- Newcomers replace two members who opposed Kuroda's easing
- They may tip the balance in favor of governor's stimulus
- Kataoka known as a reflationist, Suzuki familiar with market
- Both vow that Japan will hit its 2 pct inflation target
The two new members of the Bank of Japan’s policy board said on Tuesday that the central bank should continue efforts to achieve its 2 percent inflation goal and it was premature to debate an exit from its massive monetary stimulus.
Goushi Kataoka, a 44-year-old former economist at Mitsubishi UFJ Research and Consulting and an advocate of massive money printing, said he wants to see the price goal achieved quickly although he cannot say when that can be.
The other new board member, Hitoshi Suzuki, a 63-year-old former deputy president of Bank of Tokyo-Mitsubishi UFJ, who is well-versed with financial markets, said it was “dangerous” to markets to debate an exit from the stimulus now.
“There’s a considerable distance from the 2 percent target. From my own experience of dealing with markets for 20 years, starting a debate on exit now would be dangerous to markets,” Suzuki told a joint news conference.
He added that the price target was a high goal but he wants to achieve it by any means.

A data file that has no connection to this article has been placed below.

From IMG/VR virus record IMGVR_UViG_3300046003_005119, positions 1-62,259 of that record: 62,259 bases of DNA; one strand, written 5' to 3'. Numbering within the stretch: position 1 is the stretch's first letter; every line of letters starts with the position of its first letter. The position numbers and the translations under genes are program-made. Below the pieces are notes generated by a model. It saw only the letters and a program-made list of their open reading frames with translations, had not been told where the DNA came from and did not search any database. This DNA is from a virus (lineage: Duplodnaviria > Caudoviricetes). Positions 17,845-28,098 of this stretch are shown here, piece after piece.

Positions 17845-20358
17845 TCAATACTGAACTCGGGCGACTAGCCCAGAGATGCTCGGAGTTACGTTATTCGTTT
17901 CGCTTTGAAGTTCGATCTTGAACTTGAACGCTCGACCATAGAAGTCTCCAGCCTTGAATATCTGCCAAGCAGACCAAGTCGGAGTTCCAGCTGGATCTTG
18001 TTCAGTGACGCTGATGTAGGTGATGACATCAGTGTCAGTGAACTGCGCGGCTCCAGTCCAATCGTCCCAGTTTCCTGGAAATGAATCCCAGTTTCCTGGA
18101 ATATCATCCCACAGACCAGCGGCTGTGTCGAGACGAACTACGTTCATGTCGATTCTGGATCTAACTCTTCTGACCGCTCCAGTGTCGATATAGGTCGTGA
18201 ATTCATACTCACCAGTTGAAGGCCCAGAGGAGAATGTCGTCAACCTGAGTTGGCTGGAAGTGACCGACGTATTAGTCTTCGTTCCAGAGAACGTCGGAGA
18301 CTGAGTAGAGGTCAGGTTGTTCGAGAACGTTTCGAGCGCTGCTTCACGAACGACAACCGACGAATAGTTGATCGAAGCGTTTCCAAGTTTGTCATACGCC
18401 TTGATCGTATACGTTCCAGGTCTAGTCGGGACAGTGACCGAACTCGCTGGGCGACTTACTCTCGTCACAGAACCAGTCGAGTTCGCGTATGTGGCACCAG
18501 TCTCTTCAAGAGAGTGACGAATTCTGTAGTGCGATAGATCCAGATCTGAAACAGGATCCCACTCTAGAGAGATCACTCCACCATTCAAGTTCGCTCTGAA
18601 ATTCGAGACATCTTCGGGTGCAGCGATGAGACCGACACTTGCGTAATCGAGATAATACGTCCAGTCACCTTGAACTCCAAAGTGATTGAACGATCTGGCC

In May, Japan’s Parliament approved the two government nominees for the nine-member BOJ board. They replaced Takahide Kiuchi and Takehiro Sato, whose five-year terms ended on July 23.
“It was no surprise the two (newcomers) sounded supportive of the current policy given that they were picked by Prime Minister (Shinzo) Abe’s government,” said Naomi Muguruma, senior market economist at Mitsubishi UFJ Morgan Stanley.
“The BOJ board is on course for a unanimous vote for the time being as long as the current policy continues. But the unity will be put to the test when the time comes to shift policy in either direction.”
The departure of Kiuchi and Sato, who both disagreed with most of Governor Haruhiko Kuroda’s money-printing steps, means the BOJ may lose a counter-balance to the leader’s radical policies.
The appointment of Kataoka could tip the balance more in favor of aggressive stimulus just as the central bank quietly retreats from its monetary experiments.
“Whether to resort to interest rates or quantity in steering policy depends on judgment at the time,” Kataoka said. “I’d like to avoid mistakes while taking into account economic conditions at the time and various policy options.”
Suzuki said the BOJ’s negative interest rate policy has had a significant impact on banks’ earnings, but that is not hurting the financial system or intermediation.
The two men join just after the central bank pushed back the target for hitting its ambitious 2 percent price goal for the sixth time since Kuroda launched his huge asset-buying program in 2013.
On July 20, the BOJ maintained its short-term interest rate target of minus 0.1 percent and its 10-year government bond yield target of around zero percent.
The newcomers’ first policy-setting meeting will be on Sept. 20-21. (Reporting by Tetsushi Kajimoto; Editing by Richard Borsuk)